question as the origin of why the coat of arms of Madrid is as it is today.
They relate that, toward the
year 1222, the clergy of the city (in a meeting of clergy of the parishes of
Madrid) and the City Council got involved in a dispute for possession of the
grasslands and woods of the district included in the territories of municipal or
Each one of the two bands challenging each
other, defended age-old, traditional rights to the surrounding lands, for these
lands represented an undeniable source of wealth.
Tradition says that the king intervened,
settling amicably the problem in a manner worthy of King Solomón, by
ceding ownership of the meadowlands to the clergy and of the woodlands and
mountains to the council, and this decision was respected by both parties. From
this quarrel was derived the medieval coat of arms of the city, although we do
not know if it was an immediate consequence or if it came slowly.
What is certain is that, from that time, the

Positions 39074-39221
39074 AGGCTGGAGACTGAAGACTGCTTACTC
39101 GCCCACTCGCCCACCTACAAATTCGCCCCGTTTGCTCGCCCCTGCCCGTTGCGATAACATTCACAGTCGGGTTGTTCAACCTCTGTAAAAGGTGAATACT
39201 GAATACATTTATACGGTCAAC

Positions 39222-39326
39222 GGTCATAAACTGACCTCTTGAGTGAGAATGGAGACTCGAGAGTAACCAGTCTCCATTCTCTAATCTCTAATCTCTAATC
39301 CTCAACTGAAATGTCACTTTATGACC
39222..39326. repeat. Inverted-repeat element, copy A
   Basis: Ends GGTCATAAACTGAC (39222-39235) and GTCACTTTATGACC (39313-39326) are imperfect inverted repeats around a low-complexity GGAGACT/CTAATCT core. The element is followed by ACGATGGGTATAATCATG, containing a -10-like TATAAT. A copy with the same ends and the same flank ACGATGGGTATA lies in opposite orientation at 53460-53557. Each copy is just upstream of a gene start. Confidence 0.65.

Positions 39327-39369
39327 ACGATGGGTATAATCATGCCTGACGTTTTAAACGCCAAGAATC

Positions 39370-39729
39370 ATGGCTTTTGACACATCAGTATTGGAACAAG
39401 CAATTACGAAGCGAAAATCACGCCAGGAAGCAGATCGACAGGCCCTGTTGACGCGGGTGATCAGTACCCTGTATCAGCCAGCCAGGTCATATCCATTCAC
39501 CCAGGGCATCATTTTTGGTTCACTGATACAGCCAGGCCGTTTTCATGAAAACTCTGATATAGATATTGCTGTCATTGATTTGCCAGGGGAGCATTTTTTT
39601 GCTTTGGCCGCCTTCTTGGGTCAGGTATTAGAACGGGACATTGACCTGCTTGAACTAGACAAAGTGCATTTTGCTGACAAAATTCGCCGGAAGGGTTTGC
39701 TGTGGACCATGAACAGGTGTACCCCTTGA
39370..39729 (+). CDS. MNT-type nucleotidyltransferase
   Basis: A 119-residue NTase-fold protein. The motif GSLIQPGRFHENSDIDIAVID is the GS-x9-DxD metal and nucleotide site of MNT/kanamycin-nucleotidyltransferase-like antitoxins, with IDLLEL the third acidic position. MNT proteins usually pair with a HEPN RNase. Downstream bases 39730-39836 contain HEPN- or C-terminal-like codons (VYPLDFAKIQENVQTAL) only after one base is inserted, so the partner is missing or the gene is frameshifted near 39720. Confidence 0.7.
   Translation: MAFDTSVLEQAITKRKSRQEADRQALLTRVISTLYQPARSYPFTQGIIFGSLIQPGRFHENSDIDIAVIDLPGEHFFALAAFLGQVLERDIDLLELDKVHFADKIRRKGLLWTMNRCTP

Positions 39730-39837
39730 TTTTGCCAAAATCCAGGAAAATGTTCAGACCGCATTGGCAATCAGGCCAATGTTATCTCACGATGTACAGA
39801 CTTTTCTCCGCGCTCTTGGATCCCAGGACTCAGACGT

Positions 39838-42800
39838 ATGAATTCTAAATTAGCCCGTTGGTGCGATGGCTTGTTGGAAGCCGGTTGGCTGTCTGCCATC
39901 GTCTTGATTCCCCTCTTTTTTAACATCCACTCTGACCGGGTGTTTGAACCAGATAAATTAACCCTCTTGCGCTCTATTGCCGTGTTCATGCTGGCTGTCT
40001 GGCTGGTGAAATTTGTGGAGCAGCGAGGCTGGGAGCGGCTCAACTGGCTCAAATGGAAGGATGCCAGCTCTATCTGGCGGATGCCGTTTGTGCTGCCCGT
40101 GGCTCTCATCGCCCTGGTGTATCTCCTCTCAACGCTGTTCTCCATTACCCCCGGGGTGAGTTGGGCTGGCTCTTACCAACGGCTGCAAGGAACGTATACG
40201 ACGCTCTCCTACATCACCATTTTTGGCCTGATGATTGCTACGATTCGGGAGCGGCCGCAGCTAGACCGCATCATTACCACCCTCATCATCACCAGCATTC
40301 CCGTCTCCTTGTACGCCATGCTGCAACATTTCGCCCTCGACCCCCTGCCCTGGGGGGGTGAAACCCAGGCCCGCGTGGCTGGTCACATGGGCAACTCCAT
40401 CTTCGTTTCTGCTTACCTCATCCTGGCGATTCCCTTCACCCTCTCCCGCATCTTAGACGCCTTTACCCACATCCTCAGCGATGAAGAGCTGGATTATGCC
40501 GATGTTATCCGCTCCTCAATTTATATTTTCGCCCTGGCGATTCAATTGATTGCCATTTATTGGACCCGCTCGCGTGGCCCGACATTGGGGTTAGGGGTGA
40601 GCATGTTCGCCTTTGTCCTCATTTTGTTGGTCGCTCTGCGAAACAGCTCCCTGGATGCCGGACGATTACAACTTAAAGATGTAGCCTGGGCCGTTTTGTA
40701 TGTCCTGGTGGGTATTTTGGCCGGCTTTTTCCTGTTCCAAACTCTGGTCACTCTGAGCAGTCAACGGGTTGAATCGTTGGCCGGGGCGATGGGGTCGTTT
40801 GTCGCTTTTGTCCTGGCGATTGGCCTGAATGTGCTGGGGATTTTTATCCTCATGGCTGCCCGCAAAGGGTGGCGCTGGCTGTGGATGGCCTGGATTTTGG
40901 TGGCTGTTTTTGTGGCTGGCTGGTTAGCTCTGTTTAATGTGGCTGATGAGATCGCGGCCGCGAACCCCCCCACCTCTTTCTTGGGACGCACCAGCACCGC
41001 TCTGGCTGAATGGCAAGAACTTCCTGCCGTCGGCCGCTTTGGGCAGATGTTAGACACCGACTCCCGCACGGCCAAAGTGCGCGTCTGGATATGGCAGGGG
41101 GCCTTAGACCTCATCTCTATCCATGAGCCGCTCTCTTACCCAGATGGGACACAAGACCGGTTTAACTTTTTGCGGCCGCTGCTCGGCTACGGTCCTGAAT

coat of arms of the local clergy continued the same as the old one of the city:
a bear rampant with four paws grazing, on a field of silver, which we now know
was the emblematic standard of the men of Madrid on the fields of Las Navas de
The City Council, however, modified its
insignia or emblem, perhaps to make a statement on their new and now legitimate
properties, for it depicts a bear on foot, on hind legs, eating fruit from the
branches of a tree. Such it is as we know it today.
Coat of arms of the city of
- King Alfonso VIII (1155 - 1214) grants to
the city its Charter in 1202,
the so-called "Fuero de Madrid."
- Iron-worker of the 14th century, carrying
hammer and pincers.
- Worker of the 13th century.
- A leper-woman with a wooden rattle to warn of
when she enters towns.